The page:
"Photography and painting occupy the same position on the spectrum because there are no salient differences between them in how we experience time and space. There are however interesting differences during the creation phase. A photograph captures a scene all at once and is then developed over a period of time and in the dark. A painting starts out “invisible”, in the light, is developed gradually, but remains visible the entire time. Any effect that is achievable by painting is achievable by photography, and vice versa. For instance, multiple exposure is more easily achieved in photography but the appearance it creates is equally representable by the painter."
"There are many similarities between paintings and photography. First of all, photography and painting are similar in that they can both capture moments in time that are accurate.
Although some consider photography to be the truth in capturing moments, painting is able to do the same whether it be actually on site or from a photograph. They are both able to manipulate their "subjects" as well, which has become more apparent and prominent in modern day photography. Photography and paintings are both able to use the artists imagination in order to capture what they are thinking, both can be abstract, precise, indirect, direct, etc. Some consider the main difference "between a painting and a photograph is that the painting alludes to its content, whereas the photograph summons it, from wherever and whenever..." however, I disagree, because I feel like, especially in modern day, artists have created ways to simulate both photograph and painting with the other (Wells, 29).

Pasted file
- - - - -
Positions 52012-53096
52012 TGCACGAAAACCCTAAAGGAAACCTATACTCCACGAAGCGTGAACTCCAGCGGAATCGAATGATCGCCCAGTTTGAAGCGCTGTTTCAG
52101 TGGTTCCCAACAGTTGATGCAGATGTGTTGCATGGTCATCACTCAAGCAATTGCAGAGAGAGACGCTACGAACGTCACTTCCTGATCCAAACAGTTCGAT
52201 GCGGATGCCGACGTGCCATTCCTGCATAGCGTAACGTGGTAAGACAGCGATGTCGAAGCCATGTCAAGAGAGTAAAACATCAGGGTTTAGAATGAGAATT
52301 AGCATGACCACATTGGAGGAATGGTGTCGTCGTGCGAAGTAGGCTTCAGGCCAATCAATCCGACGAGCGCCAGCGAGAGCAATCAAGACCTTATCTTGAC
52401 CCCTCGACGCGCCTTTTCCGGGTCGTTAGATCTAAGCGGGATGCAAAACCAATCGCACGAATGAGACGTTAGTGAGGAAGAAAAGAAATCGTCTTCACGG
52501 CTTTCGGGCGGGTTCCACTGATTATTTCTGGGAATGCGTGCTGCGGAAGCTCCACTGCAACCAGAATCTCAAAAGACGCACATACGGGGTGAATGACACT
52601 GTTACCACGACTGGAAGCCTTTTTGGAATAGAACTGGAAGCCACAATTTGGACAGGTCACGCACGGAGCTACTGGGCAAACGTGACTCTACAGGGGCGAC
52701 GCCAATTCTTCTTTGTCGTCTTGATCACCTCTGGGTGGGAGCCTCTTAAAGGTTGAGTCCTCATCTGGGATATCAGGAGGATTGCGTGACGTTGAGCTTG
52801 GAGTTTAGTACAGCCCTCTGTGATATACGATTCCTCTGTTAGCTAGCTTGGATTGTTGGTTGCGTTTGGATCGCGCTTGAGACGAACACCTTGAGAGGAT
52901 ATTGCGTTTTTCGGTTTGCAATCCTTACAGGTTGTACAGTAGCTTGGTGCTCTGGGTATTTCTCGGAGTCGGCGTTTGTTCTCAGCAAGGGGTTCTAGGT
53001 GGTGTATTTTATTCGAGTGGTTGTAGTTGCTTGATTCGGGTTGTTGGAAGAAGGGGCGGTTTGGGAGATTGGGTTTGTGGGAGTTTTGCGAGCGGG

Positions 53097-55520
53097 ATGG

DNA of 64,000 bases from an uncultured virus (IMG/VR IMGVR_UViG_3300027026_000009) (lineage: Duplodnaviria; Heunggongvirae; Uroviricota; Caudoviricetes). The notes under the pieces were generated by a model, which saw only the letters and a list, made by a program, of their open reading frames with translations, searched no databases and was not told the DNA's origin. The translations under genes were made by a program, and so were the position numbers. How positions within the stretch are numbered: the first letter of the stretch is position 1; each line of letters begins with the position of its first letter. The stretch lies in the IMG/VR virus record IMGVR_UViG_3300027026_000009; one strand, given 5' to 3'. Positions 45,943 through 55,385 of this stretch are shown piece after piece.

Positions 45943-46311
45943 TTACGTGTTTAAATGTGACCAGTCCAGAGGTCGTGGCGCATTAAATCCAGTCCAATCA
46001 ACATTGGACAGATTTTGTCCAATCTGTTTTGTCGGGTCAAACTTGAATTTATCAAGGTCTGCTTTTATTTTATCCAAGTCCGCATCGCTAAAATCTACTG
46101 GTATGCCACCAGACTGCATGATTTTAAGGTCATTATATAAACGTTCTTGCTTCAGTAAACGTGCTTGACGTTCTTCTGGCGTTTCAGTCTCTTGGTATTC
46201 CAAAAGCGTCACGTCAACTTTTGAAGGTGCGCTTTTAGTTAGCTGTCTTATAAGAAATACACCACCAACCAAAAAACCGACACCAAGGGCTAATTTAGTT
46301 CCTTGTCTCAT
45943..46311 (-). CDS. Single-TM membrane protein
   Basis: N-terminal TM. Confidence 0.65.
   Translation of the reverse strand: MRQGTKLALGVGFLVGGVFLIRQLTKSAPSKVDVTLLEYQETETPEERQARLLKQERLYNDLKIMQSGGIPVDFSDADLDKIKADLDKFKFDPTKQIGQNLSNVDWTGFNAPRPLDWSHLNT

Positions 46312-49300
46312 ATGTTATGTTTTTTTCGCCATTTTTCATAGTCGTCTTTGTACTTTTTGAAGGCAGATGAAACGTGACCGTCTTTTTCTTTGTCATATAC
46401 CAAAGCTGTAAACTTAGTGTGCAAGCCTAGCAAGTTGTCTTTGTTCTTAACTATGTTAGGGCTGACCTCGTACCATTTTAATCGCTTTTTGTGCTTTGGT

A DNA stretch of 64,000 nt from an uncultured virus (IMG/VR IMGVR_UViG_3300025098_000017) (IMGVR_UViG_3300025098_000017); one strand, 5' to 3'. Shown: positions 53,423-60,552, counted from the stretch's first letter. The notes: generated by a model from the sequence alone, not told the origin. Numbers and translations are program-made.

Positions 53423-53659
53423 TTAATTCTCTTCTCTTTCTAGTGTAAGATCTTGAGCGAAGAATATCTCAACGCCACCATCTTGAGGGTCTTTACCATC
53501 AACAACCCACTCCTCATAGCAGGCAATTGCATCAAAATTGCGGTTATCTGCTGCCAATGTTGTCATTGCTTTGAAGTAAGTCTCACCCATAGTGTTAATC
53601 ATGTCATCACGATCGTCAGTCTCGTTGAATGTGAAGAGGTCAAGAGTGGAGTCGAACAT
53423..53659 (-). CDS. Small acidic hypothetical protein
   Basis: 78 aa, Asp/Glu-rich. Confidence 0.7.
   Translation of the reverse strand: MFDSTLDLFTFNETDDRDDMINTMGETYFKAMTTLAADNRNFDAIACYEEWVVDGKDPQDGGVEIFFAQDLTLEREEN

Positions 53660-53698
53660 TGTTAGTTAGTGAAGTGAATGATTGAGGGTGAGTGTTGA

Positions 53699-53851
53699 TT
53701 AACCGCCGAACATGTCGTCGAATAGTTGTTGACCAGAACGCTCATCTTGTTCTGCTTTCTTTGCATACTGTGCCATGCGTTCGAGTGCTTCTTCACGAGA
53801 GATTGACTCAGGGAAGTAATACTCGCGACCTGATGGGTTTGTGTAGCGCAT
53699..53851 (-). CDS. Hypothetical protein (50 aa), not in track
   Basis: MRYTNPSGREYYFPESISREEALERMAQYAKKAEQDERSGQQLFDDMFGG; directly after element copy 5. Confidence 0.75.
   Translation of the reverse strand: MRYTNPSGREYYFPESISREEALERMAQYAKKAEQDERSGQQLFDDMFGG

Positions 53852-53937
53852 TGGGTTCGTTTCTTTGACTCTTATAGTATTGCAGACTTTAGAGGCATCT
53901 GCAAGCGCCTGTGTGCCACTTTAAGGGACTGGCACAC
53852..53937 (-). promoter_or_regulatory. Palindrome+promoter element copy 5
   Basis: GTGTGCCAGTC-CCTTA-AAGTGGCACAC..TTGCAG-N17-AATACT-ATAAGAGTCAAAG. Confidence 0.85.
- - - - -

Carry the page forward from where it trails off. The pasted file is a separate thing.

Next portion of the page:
Something else that painting and photography interestingly share is each other. That is, the incorporation of photography in artistic paintings and visa versa. Though most painting can be done digitally now, there are
Wells, Liz. Photography: A Critical Introduction. London: Routledge 1996.